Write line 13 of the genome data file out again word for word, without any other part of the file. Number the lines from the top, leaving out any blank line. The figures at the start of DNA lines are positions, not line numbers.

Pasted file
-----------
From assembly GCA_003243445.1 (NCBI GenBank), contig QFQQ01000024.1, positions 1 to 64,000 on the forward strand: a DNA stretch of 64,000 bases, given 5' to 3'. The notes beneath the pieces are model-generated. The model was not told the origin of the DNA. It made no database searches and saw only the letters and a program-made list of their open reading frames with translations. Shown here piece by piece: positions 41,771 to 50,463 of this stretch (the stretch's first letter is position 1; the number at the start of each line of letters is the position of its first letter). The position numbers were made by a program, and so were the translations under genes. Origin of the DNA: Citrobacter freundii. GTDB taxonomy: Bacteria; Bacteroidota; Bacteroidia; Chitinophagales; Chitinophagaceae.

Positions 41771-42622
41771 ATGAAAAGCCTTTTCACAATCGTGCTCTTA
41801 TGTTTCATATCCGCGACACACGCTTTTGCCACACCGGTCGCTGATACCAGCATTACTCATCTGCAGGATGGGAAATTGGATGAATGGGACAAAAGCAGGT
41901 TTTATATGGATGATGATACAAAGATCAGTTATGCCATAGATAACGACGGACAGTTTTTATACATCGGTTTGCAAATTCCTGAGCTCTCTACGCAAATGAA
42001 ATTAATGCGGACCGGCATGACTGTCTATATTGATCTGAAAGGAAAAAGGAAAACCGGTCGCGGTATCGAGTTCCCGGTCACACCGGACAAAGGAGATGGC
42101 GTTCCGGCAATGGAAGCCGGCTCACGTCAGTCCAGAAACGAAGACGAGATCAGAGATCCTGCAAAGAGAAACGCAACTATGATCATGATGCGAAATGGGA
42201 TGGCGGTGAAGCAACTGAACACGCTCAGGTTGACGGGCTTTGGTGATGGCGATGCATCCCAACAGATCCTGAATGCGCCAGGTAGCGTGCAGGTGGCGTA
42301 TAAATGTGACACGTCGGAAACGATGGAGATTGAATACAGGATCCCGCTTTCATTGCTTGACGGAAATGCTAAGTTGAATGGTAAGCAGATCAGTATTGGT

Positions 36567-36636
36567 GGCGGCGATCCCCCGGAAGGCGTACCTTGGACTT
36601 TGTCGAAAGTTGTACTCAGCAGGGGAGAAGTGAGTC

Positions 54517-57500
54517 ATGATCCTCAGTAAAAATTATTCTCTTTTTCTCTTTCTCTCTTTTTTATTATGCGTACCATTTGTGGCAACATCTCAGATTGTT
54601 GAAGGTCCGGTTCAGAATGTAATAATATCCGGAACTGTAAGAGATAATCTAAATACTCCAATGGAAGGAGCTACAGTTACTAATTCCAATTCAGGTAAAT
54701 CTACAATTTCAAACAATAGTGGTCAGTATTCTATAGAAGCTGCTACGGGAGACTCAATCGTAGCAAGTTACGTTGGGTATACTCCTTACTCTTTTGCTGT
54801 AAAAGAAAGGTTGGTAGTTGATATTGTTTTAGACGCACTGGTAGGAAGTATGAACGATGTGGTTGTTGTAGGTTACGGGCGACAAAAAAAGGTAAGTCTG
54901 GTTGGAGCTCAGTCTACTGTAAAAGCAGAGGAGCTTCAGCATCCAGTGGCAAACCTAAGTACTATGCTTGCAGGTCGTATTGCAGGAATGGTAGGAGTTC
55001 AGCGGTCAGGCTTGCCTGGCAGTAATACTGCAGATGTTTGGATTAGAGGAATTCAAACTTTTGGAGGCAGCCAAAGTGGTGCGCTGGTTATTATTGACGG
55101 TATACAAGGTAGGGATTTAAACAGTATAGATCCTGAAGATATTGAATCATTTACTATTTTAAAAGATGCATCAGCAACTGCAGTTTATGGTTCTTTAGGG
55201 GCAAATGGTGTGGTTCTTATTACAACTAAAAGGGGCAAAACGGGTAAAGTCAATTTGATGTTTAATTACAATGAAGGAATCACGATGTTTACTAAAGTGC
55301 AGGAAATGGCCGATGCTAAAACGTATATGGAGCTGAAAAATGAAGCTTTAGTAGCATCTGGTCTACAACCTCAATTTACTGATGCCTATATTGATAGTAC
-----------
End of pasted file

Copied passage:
Positions 54517-57500